Using Unawareness of Balance to Build Posture Consciousness
If you take posture pictures, you know people are astoundingly unaware of their posture—but did you know they are equally oblivious of their balance?
They are, and it’s not surprising, since posture and balance are different facets of the same function – Locomotion. Every step we take we are balancing on one leg…and then we switch to the other.
TRY THIS: BestPosture
– Stand tall and lift your left foot, balancing on your right foot.
– Notice how you have to shift to keep your balance. You should be able to balance for 30 seconds before putting your foot down.
– Repeat with your right foot.
If you notice a significant difference in your ability and the effort required, your left and right side muscle patterns are not symmetrical (matched).
Posture it isn’t just about how you look. People with visually uneven or crooked (“bad”) posture FEEL like they are standing straight even though a mirror or an objective photograph tells a different story.
When the muscles on the left and right side of the body are functioning differently, problems accumulate. Since an indicator of weak posture is poorly matched left/right balance, then strengthening the symmetry of left right balance while maintaining body alignment is the first step towards strengthening posture.
MARKETING TIP: Repeat the BestPosture TryThis AFTER treating the patient/client. Manually unlocking a joint with a chiropractic adjustment or releasing a soft tissue restriction (mucle, fascia or ligament) is changing something in the kinetic chain.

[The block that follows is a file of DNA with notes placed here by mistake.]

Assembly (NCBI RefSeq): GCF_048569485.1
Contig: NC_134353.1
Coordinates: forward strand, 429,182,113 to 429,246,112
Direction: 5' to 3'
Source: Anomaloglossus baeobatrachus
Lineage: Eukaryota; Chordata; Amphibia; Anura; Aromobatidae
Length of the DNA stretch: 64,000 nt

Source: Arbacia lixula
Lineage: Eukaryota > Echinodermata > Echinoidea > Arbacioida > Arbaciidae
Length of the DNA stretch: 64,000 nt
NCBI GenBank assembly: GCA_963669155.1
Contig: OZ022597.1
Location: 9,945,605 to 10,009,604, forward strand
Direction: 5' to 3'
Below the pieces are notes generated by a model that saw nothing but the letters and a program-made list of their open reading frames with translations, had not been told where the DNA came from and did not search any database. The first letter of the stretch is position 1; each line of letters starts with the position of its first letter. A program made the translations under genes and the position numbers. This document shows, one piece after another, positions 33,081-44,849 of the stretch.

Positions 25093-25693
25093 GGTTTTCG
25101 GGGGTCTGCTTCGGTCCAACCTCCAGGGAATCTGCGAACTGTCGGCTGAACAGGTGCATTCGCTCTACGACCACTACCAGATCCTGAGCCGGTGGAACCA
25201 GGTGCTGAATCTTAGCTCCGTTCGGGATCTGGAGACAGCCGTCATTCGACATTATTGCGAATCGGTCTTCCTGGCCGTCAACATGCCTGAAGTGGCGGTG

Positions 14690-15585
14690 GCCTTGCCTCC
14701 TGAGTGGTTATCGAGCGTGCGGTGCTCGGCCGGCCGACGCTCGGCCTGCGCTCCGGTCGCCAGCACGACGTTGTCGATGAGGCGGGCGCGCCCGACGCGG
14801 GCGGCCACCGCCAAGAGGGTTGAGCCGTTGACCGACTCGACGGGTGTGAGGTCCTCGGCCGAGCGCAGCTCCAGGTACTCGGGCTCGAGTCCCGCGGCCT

When treatment results in someone “feeling better”, there is usually a corresponding improvement in function…eg Balance. In other words, bilateral symmetry of balance function is an indicator of a bio-mechanic improvement.
My personal experience is mostly with chiropractic spinal manipulation, but CPEPs who are soft tissue based – from hands on massage to those using an instrument such as Graston or FAKTR — also report seeing dramatic post-treatment improvement in functional symmetry.
A CLINICAL IMPLICATION: Isolation of a function allows focus and then strengthening of that function. Weight-lifters and other athletes use the technique of focusing on one muscle or motion to strengthen that muscle or motion.
Across sports, physical training is often a process of inhibiting a compensation. “Don’t bend your knees” or “Don’t shrug your shoulders” are cues when someone is doing an exercise to push them away from their customary pattern of movement to a different, often unfamiliar pattern… one which stresses less used (or completely neglected) links in the kinetic chain.
These links may be muscle fibers (contracting subsystem of motion), ligamentous or fascia (connecting subsystem ) or the efferent nerve fibers controlling that arc of motion (control subsystem).
SO, in addition to re-training the kinetic links of muscles, ligaments and fascia, training towards symmetry in a new pattern of motion stimulates the afferent arc of the control subsystem with new proprioceptive and kinesthetic input, facilitating and strengthening new neurological (control subsystem) reflexive arcs.
OBSERVATION: There is strengthening power of isolation, and focusing on one muscle or pattern can be used to strengthen that muscle or pattern. Therefore, strengthening symmetry of balance is a strategy to strengthen symmetry of motion… and of posture. That exercise is Best Posture Stork, which we’ll talk about in a future PosturePractice Newsletter (click to subscribe).